• Inside sensors. You need at least one motion sensor near each outside door and by the lobby area Glass-break sensors work well in some salons, but be aware that something as harmless as a thunderstorm can set them off. You may also want to attach door- and window-sensors, they must be maintained to make sure they haven’t fallen off or broken.
  • Panic buttons. Most alarm systems come with at least one silent panic switch. Place it under the front desk or near the cash register. During an armed robbery the receptionist can comply with the robber’s instructions to retrieve cash from the drawer while inconspicuously hitting the silent alarm to notify the police. Install other panic buttons wherever you think you might need them. “During a robbery, the people often are herded into the bathroom or dressing room,” Goldstein says “We’ve learned from experience to place a panic button in there.”


 Alarm stickers. Ideally, the alarm deters the thief from ever entering your salon. In clear view, place stickers warning that the business is protected by an alarm system.

  • Surveillance cameras. Thieves often visit the business before burglarizing it. For this reason, don’t hide the cameras. If a burglar comes in and spots the surveillance cameras, he may decide it’s too risky to rob.

Today’s digital cameras are practically maintenance-free, according to Rubalcava “The digital systems retain images within the memory for a set number of days and then erase them.”

  • Doors and locks. A solid steel, framed door is difficult to pry open and will deter some people. If you prefer a glass door, your deadbolts should be keyed on both sides so the burglar cannot simply break the glass, reach through the hole and unbolt the lock.
  • Windows. Minimize the clutter and signage at your outside windows to give local police patrols an unobstructed view into the salon. Around your office and backroom, install glass-blocked windows. Although these windows can be smashed, it takes a lot of time and effort.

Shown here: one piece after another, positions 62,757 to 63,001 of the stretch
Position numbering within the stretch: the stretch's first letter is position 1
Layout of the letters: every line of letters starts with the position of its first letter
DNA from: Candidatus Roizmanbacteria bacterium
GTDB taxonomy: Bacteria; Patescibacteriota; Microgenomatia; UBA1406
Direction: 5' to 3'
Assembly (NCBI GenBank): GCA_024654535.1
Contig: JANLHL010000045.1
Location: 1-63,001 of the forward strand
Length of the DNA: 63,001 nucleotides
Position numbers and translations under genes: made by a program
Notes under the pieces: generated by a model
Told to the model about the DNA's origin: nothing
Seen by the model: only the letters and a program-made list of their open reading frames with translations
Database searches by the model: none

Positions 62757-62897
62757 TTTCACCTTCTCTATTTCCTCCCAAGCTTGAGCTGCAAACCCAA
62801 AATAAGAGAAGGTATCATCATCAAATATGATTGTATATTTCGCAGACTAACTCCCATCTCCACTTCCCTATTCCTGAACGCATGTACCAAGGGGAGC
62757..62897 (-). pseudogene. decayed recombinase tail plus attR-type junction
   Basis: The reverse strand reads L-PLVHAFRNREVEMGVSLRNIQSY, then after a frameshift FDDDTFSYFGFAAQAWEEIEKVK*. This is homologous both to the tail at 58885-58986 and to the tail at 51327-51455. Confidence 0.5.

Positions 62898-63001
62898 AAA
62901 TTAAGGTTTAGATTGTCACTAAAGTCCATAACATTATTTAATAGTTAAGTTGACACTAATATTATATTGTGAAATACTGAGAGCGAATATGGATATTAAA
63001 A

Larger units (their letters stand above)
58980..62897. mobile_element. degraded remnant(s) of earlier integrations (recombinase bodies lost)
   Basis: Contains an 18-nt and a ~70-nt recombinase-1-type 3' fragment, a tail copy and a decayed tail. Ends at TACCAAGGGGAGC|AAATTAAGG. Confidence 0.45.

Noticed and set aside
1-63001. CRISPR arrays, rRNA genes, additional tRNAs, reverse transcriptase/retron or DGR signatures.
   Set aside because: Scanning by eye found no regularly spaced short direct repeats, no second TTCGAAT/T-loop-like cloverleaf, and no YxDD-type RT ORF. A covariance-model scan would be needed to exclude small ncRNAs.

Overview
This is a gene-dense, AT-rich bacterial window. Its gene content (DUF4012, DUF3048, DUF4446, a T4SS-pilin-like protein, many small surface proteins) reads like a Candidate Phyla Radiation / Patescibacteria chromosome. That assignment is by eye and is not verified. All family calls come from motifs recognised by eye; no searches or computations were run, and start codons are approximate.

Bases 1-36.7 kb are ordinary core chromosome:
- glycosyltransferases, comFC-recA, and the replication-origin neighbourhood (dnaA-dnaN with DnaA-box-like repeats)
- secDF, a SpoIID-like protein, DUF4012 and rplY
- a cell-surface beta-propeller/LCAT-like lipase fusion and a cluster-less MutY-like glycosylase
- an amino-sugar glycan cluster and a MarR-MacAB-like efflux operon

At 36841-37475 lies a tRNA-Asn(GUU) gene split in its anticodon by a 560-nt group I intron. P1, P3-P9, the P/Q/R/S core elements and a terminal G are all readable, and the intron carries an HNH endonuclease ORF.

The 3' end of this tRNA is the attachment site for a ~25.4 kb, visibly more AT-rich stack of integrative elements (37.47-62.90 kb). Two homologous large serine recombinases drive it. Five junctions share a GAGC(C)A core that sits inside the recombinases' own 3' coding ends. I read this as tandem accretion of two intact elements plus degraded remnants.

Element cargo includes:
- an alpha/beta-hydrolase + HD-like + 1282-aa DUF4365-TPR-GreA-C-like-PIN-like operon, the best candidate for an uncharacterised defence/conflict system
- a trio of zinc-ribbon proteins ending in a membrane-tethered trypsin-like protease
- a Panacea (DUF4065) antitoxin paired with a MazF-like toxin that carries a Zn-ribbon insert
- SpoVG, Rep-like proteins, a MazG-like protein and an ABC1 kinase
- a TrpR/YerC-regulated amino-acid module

• Lighting. Inside, keep a night light on that throws a shadow. Outside, keep the areas by the doors well-lit.
  • Safes. A thief with a dolly can get a safe out of the salon quickly. A wall safe is preferred, but you’ll feel even better if you make a daily run to the bank to deposit the cash instead of keeping it in the safe at night.
  • Cash register. Leave your register unlocked with $50 in mixed bills and coins in the cash drawer. The thief will get at the small amount of money without destroying your computer cash register. Include a $2 bill that stays in the drawer at all times and is never given as change. Keep a record of that bill’s serial number in your files. If the police catch someone with that $2 bill, you have proof that it came from your salon.
  • Front desk. Consider safety when you choose a design. A high counter, for example, can hide the thief from a patrol’s view. Place the desk so it doesn’t block the view into the salon through the window or door.
  • Work stations. Drawers that can be locked deter thieves and are particularly important if you’re a booth rental salon.
  • Ruler. Mount a one-foot ruler to the door frame five feet from the floor. Someone can glance at the person entering or leaving to estimate his height, and a surveillance camera will capture the same measurement.
  • Cell phones. A spare, charged and current cell phone kept at the salon can come in handy in some instances of robbery when you can manage to call for help. Or, if the thief steals your phones or cuts your phone lines, at least you have communication afterwards.
  • Emergency contact. Regularly update the list you give your local police department with your salon’s key holders and their phone numbers. There should always be someone available who can get to the salon quickly, day or night, to open your door.